[clug] googlebot doing funny things in logs

Angus Gratton gus at projectgus.com
Thu Jun 16 02:04:33 MDT 2011

... and we're back on the list! :P

On Thu, 2011-06-16 at 17:24 +1000, Hal Ashburner wrote:
> I have no idea what Google would be looking for or how they would be 
> looking for it.
> Having been one of those who scoffed and said "Damn unlikely" when the 
> whole wireless streetview story broke, and then were proven very, very 
> wrong - once bitten.

The thing about the wireless streetview thing is that data is really
potentially very useful for locating people without GPS. People found it
creepy and Google probably shouldn't have done it, but I can see why
it's useful and why engineers would go "yes, that's a brilliant solution
to a complex problem!" While they ignored the human aspects, of
course. ;)

> > * You went to ashburner.info/mythweb with Chrome while setting it up,
> > and it 404ed because of some misconfig. Chrome sends the 404ed URL to
> > Google as part of their smart 404 handling (as clearly stated in the
> > privacy policy.) You fix the server and start using mythweb. Shortly
> > thereafter, GoogleBot comes to see if there is anything actually at the
> > was-404ing URL. Crawled!
> "Clearly stated" well, hmm. I wonder in an impartial survey of chrome 
> users how many would answer
> Yes to a question "have you consented to google keeping a record of all 
> sites you visit that happened to be down, for any reason" It surprises 
> me, for one. But evidently it's clear to you so who knows? I consider 
> burying the important stuff in the fine print rather than explaining it 
> up front in plain English to be plain evil. 

>From http://www.google.com/chrome/intl/en/privacy.html (which I linked
in my very first email.)

"If you navigate to a URL that does not exist, Google Chrome may send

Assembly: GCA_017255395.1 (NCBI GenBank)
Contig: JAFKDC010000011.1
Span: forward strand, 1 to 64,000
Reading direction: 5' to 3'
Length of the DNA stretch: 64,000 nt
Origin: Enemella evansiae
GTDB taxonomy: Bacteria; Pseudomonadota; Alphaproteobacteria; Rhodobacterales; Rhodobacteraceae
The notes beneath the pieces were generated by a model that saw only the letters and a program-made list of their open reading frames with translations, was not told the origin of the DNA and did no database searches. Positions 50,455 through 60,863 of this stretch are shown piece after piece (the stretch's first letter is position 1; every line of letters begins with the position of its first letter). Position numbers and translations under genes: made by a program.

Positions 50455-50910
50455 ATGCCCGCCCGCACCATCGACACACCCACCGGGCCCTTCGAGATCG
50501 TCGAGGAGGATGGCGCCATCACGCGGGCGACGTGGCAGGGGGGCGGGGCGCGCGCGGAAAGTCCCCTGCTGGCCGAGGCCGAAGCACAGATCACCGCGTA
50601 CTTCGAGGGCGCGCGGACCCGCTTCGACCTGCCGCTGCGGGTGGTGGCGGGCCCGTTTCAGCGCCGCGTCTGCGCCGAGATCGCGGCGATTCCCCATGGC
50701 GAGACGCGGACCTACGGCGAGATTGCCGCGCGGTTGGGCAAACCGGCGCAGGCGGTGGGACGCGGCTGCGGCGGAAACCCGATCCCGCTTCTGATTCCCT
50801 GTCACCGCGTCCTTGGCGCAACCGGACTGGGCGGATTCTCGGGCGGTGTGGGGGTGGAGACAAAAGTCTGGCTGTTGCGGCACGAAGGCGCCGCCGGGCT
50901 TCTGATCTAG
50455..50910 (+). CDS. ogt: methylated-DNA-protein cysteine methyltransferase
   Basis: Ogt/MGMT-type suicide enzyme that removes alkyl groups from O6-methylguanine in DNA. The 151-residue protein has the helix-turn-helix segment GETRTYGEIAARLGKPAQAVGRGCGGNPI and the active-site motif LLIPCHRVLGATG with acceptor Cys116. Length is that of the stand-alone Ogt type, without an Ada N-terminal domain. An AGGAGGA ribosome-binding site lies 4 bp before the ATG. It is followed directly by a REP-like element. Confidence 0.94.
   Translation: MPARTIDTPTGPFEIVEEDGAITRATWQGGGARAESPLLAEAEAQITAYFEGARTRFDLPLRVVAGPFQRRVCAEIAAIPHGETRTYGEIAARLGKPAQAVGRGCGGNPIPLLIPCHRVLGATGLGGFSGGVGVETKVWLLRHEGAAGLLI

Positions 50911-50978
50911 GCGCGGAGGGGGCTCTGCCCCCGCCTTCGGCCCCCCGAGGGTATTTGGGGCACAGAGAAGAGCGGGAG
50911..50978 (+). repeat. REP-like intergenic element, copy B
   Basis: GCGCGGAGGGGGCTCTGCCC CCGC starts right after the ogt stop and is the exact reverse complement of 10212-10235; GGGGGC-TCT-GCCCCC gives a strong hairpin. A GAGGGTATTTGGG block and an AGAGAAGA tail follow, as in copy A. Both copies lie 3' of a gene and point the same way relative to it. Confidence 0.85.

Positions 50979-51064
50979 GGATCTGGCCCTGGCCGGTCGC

the URL to Google so we can help you find the URL you were looking for.
You can disable this feature as explained here."

Plain English as far as I can see, I found nearly the entire policy to
be quite clear as far as I could read it.

> Far more relaxed about my tv box being examined by google than my web 
> browsing to be honest. Even that part of it that that doesn't connect 
> for whatever reason.

Well, at least you don't use IE w/ Bing Toolbar. ;) One of the reasons I
know a bit about this tracking-to-make-search-better idea is that I
looked into what IE sends during the whole "Bing steals Google search
results" spat earlier this year.


Once again though, the Toolbar doesn't do it unless you agree to it
(although of course noone reads the details before they click 'OK'.)

> > * You've associated one of your Android devices with a Google account
> > and by default it's backing up your browser history and/or your
> > bookmarks "to the cloud".
> Didn't ask for it, not sure where they told me they're doing that or how 
> to opt out. (Surely should be an "opt in" service anyway?) Is this the 
> case for all android devices, given you essentially have to associate 
> them with an account to use them?

OK, this one is speculation and I should have worded it less strongly. I
have no idea what Android shares. Like I said earlier, I couldn't find
an Android Privacy Policy posted online and I don't own an Android
phone. Google offer that service (Web History backup) in Chrome so I
supposed that they could offer it in Android, too.

> > * You've had "Safe Web Browsing" and "send anonymous usage information"